Baking Bread and Belonging: Marguie Nordman’s Story

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Article by Lara-Sophie Boleslawsky
Photos Courtesy of Marguie Nordman

One thing I’ve learned growing up with bakers in the family is that baking bread is hard. Hard, but very rewarding. A simple action, kneading the dough, became a rite of passage and it taught me to appreciate the value of time. Often, the rewarding system of instant gratification in today’s consumer-driven market can cast a shadow over the importance of taking time to really knead that dough.

I remember the first time I met Marguie. It started with the raisin bread. Amazingly, delicious raisin bread that transported me back to a time when the aroma of freshly baked bread reminded me that it was time to go to school. My parents would wake up at four in the morning to begin their daily baking and by the time eight o clock rolled around, it would be time for me to go to school with a freshly baked Kaiser bun clamped between my puffy little hands. Childhood memories aside, Marguie Nordman’s freshly baked raisin bread was amazing. Chalk-full of raisins, it was perfect and I am not ashamed to say that I ate way more than I should have!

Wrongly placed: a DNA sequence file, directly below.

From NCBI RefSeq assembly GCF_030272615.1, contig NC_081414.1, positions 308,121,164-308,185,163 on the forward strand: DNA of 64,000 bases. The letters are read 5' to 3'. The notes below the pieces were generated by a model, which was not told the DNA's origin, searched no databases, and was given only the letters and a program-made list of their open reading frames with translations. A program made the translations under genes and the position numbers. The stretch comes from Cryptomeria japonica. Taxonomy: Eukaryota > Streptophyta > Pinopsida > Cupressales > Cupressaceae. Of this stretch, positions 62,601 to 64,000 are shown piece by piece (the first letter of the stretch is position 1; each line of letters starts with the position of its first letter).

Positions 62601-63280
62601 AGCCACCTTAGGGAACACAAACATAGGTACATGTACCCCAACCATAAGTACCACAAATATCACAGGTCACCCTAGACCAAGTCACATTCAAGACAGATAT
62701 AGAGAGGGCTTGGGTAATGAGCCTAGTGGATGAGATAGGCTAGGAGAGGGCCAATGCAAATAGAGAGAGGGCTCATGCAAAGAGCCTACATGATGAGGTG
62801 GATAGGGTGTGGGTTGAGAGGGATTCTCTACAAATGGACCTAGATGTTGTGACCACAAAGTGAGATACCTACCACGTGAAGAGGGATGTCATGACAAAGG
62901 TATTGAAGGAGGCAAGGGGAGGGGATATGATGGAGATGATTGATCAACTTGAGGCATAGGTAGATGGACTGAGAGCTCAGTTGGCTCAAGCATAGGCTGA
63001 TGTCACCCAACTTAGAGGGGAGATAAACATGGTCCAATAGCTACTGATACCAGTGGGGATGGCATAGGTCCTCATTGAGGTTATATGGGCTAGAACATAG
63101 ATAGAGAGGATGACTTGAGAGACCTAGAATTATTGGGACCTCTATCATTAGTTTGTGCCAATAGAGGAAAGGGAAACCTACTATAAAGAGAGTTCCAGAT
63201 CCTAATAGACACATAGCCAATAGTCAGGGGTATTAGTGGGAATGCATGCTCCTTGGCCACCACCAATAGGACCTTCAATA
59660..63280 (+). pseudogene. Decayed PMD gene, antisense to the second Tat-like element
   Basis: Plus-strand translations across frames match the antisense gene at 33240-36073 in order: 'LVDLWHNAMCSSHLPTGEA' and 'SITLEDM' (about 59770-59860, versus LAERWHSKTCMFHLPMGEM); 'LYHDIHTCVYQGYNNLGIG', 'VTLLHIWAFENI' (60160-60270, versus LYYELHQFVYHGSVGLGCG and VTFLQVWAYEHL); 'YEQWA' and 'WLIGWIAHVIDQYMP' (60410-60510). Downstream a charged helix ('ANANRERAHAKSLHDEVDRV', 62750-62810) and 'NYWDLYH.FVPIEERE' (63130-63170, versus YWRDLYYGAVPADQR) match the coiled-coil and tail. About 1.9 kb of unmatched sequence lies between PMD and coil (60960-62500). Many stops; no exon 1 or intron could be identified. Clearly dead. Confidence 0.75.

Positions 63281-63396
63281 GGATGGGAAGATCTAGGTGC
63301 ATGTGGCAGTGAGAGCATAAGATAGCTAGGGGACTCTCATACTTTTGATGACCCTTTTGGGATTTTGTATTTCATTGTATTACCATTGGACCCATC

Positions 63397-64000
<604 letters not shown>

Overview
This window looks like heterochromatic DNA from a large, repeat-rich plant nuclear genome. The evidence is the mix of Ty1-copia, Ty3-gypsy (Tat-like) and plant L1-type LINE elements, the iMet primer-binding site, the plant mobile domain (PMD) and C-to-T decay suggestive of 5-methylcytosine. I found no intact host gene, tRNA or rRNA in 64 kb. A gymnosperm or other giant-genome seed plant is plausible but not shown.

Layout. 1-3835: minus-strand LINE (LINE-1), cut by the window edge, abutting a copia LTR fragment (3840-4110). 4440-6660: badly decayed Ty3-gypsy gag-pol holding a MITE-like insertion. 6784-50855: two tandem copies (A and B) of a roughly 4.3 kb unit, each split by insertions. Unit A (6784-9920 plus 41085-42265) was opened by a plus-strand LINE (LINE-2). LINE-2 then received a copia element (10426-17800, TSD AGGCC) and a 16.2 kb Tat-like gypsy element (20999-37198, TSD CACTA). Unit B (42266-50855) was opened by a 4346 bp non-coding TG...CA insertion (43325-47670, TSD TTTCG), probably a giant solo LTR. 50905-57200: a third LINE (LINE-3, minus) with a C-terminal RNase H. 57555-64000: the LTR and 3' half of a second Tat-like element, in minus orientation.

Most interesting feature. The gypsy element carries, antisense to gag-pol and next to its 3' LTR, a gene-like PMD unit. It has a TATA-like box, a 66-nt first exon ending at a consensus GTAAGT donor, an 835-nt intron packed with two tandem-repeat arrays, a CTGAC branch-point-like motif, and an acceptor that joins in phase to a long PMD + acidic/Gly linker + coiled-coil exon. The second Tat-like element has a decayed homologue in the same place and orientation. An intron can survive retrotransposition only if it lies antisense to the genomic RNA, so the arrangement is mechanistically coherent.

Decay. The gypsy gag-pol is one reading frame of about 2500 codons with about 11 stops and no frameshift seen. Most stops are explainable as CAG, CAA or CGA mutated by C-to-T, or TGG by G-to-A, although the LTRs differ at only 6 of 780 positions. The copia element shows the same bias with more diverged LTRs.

Fast-forward two months and now, sitting across from Marguie during my interview, I am eager to learn the secret behind her husband’s raisin bread (unfortunately, it’s a closely guarded secret) and yet, coming away from my time with Marguie, her story is equally as awe-inspiring, if not more so. Starting with the bread, and moving outwards, I learn more about Marguie’s commitment to her community.